A new day starts with a nice prayer heard from the mosques. Although another one of Bodrum’s day and night…


History of Bodrum

Halicarnassos, the city of the Leleg and Kar peoples who are thought to be among the first inhabitants of Anatolia and who fought against the Greeks in the Trojan war, is the Bodrum of today. Although the Kar considered the mainland of Anatolia their homeland, it is thought that they were a seafaring people who migrated here from Greece.

The father of history Herodotus, a native of Bodrum, estimated that the history of his birthplace dated to the first millenium BC. However, findings at the Peynir Çiçeği cave point to civilization on the peninsula as far back as 5,000 years ago.

There are signs that the Lelegs and Kars lived in the area together. However, after the occupation of Anatolia by the Persians, a Carian (of the Kar) city was founded in the region of Caria, but kept under Persian control.  The Carian people are mentioned in many historical documents as one of the seagoing races and in 480 B.C. Artemisia I, a famous Carian ruler, fought at sea with the Persians against the Greeks, becoming the first female admiral in the world. The historian Herodotus tells the story of this female hero, his compatriot, at length. The Carians, who had proved themselves many times at sea, gained new importance when the satrap Maussolus moved their capital from Milas to Bodrum in 367 B.C. The most brilliant period of Halikarnassos was under the rule of Maussolus and his sister and wife Artemisia II. The Mausoleum built during this period is today considered one of the seven wonders of the ancient world. This memorial tomb is not the only legacy of Maussolus's reign. The city was developed in a manner fitting to the seat of government, and the theatre still in use today is one example of this.  After the death of Maussolus, the Carians won a new victory under their new female leader, conquering the island of Rhodes in 353 B.C.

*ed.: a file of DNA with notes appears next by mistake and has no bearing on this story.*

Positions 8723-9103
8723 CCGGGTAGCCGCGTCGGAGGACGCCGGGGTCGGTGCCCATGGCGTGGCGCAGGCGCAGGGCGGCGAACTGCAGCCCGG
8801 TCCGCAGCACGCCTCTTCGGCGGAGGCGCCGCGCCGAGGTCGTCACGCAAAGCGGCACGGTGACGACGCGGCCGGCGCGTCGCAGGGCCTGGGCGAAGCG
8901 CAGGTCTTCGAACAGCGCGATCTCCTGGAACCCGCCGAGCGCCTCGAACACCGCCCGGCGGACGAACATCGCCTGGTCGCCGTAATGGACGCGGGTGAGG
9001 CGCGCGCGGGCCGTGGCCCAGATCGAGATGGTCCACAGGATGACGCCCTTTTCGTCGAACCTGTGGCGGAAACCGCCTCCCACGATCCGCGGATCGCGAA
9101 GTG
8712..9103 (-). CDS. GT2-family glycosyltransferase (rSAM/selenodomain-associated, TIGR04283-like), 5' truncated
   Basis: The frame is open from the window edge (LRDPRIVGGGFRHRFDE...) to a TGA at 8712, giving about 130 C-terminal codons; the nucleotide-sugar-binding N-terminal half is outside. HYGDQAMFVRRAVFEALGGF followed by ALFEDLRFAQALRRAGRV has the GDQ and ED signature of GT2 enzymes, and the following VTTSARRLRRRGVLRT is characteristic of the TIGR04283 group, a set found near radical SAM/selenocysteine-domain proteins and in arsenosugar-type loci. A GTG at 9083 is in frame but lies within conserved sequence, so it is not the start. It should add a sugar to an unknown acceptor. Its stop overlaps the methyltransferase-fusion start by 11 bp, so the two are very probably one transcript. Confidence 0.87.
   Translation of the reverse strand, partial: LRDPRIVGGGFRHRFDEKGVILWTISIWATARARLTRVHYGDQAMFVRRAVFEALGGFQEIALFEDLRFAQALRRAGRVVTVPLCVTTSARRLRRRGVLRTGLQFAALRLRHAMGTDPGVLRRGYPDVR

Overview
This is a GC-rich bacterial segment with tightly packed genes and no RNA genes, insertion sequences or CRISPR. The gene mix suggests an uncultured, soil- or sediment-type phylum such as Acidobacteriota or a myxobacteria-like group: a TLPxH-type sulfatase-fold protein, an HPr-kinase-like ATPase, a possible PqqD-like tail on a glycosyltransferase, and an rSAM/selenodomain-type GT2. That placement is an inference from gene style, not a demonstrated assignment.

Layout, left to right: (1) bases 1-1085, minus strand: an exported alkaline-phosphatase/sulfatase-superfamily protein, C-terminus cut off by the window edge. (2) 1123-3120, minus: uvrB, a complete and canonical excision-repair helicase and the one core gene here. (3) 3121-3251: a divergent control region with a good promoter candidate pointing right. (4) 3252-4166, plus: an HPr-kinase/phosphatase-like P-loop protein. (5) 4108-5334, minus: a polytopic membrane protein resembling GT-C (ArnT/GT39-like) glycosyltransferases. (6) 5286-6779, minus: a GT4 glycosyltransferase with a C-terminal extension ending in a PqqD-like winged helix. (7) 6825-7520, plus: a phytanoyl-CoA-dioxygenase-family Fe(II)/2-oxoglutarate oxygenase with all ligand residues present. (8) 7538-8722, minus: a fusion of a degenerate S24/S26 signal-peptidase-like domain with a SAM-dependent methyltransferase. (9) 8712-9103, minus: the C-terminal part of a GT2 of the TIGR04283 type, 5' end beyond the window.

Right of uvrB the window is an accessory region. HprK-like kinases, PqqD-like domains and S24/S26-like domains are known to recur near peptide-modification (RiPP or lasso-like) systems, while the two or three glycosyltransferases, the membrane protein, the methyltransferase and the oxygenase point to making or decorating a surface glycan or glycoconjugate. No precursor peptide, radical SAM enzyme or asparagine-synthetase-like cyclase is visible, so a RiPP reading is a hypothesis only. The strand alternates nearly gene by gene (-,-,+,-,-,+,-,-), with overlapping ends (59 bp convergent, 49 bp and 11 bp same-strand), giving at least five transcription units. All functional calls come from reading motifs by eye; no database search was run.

As in ancient Egypt, brother and sister married each other.  Like Artemisia II and Maussolus, Queen Ada also married her brother Idrius. She ascended the throne after the death of Idrius, but there was dissent in the family about this and she was banished to Alinda.  She stayed there until Alexander the Great's forces arrived, and only returned to Halicarnassus under the famous commander's protection.

The peninsula put up great resistance to Alexander's army and did not regain its former power following  the occupation, becoming smaller and having frequent changes in rule.  During one period, it was recorded as having been a bishopric connected to Aphrodisias. After Roman and Byzantine rule, it came under the Ottomans in the 11th century.

Rhodes became an important stop for the Crusaders on their way to Jerusalem, and at the beginning of the 15th century they got permission from the Ottoman Empire to build a castle in Bodrum harbour.  The Knights of St. John of Rhodes spent about one hundred years building the Castle of St. Peter (Petrum), known today as Bodrum Castle.  Stones from the Mausoleum, which had been partly ruined by earthquakes and the passage of time, were used in the building of the castle, and some of the marble was melted down to make lime.

The castle was used as a prison during the late Ottoman period, and was bombed by the French in World War I.  From the 1970s, due to the writer and thinker known as the 'Fisherman of Halicarnus', Bodrum became well-known once more and today is one of Turkey's major holiday resorts.